The problem erupted last year soon after the Jharkhand Momentum global investors meet in February 2017. Local tribal leaders argue that the government signed a number of MOUs and promised land to various companies. On this pretext, the government started a new ‘land bank’ policy in which it added thousands of acres of non-cultivable land to be given away to companies in the emerging development landscape.

The original Patthalgarhi inscriptions were marked on graves with details of the family tree. Photo credit: Swati Parashar and Anju O. M. Toppo

Fearing that the government would try to take away their lands, inhabitants of tribal settlements across Khunti, Pashchimi (West) Singhbhum and Simdega districts have installed huge stone plaques and signboards that warn outsiders against entering, moving around or trying to settle in their territories. Reliable sources claim that this year, in the month of February alone, this form of Patthalgarhi was performed in around 40 villages of the sub-division of Arki, Murhu and Torpa with the mass support of the villagers.

Most of the Patthalgarhis in various villages outline the laws enforceable in these areas that come under the Fifth Schedule, as a reminder to the state that Gram Sabhas are supreme and powerful in these regions, and they cannot be governed by general laws. Police teams who have gone to these villages to remove the barricade of stone plaques erected by the villagers have met with stiff resistance from tribal villagers equipped with traditional weapons like bows arrows, axe, sticks and spears.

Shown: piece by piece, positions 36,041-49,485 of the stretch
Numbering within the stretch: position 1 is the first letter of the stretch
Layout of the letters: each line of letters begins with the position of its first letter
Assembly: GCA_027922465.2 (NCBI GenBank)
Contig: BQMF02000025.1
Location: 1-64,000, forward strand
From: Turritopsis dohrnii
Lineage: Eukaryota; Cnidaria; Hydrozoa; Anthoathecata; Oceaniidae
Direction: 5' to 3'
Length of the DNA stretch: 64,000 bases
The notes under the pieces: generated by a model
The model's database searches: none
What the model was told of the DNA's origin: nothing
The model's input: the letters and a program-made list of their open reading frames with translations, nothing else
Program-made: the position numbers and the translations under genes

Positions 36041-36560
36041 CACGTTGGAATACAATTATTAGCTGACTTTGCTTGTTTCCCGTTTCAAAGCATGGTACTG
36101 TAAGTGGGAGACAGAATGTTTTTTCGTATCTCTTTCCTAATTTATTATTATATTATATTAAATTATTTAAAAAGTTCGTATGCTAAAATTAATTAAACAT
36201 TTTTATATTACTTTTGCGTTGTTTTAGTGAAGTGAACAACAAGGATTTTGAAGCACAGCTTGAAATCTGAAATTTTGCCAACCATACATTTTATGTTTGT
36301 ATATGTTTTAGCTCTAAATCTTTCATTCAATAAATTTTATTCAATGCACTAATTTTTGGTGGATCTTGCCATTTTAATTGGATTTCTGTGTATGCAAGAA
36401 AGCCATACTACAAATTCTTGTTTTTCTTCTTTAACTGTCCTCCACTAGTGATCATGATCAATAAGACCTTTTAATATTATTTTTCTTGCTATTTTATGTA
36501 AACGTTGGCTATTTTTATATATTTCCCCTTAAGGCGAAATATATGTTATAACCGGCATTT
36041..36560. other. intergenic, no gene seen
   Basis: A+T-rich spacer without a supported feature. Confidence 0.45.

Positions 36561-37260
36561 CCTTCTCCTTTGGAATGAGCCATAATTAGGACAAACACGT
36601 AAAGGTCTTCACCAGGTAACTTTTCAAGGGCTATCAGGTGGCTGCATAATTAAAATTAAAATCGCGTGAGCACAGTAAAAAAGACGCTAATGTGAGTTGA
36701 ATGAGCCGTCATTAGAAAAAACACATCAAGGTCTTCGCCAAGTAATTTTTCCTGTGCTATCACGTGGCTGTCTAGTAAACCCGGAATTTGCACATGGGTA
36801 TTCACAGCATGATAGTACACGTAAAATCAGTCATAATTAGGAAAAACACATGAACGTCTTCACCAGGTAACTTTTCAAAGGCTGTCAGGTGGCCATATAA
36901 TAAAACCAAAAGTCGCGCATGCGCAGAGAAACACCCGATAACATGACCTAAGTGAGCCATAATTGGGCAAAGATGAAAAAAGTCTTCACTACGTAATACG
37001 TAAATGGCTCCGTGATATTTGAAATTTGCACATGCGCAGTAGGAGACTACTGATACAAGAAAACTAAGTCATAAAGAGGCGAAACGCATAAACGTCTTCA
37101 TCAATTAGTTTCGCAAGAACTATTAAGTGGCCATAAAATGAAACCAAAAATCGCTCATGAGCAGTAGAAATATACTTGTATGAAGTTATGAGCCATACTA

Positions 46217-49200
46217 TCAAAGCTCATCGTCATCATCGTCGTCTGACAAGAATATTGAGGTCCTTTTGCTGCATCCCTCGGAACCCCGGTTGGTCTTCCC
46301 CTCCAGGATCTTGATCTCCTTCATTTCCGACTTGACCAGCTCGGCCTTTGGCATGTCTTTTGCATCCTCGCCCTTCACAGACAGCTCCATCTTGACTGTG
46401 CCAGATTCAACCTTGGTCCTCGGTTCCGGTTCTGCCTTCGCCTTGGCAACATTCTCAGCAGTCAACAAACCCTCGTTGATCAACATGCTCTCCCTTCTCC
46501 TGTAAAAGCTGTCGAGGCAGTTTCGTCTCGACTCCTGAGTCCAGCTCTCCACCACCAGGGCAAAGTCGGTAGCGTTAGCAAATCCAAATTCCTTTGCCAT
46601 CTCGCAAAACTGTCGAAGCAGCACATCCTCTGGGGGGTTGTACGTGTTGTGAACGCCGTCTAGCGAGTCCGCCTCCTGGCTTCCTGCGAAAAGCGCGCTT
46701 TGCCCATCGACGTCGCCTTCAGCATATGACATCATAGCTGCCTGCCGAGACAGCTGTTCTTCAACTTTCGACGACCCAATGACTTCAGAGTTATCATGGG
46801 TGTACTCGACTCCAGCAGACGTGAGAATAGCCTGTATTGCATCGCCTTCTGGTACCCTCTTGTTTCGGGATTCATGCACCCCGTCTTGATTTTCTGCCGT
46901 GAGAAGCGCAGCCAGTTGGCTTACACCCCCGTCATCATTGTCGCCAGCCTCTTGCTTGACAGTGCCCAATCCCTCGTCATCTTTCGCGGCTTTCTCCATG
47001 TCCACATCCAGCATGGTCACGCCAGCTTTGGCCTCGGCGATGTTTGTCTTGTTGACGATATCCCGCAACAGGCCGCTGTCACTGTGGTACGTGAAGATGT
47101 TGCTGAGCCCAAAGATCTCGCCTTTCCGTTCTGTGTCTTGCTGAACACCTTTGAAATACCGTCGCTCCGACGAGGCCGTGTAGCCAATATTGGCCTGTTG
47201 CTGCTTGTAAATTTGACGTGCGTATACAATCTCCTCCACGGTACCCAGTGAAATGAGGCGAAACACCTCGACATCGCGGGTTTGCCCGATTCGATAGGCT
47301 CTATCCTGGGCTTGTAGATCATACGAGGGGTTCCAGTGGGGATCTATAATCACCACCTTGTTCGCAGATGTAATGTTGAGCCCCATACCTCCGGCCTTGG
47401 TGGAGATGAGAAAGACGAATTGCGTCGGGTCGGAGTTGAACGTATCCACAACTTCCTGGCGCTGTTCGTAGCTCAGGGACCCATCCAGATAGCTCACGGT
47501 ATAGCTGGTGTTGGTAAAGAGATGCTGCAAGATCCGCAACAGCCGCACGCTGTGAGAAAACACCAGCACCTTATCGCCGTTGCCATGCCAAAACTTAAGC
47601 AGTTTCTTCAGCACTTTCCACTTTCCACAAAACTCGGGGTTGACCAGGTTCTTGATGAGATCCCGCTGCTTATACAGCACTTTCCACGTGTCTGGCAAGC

The Police Superintendent of Khunti, Ashwini Kumar along with 100 other government and security personnel was also taken hostage at Kanki Village in Khunti and had to remain in the villagers’ captivity until the next morning. Patthalgarhi has since become a major irritant for the government, ensuing ongoing debates also among the urban dwellers.

Tribals claim that the tradition is legal and constitutional and want their rights to be restored and all development plans to be designed by the Gram Sabha. A few villagers have also stopped sending their children to government schools and are opposed to any ‘development’ work under the supervision of government officials. On the other hand, there are also some villages which have not supported the ongoing patthalgarhi movement to avoid disrupting development measures, which, they feel, is the only hope for people still lacking basic facilities and infrastructure to live with dignity.

Sending police and security personnel is not the solution to what has now become a non-cooperation movement against the government in many tribal villages of Jharkhand. Blaming the opposition and tribal leadership will also not help.

This is a challenge to the state in the form of nonviolent resistance, but also an opportunity to rethink the exclusive development model and initiate a new dialogue with the villagers to get down to the basics of governance.

Tribals have felt excluded for a very long time now and it is their land, forests and livelihood at stake in this push for modernisation and development. A hostile attitude will push the villagers towards more hardline positions, which the state can barely afford while it is still fighting the Maoist insurgency in many areas.

Patthalgarhi may not be the cure but it definitely is the symptom of the ailing development narrative that has been peddled with much conviction by the political classes for a very long time now. All is not well in the backyards of the Indian Republic!

Swati Parashar is Associate Professor in Peace and Development Research, Gothenburg University, Sweden. She tweets @swatipash Anju O. M. Toppo is Assistant Professor, Department of History, St. Xavier’s College, Ranchi.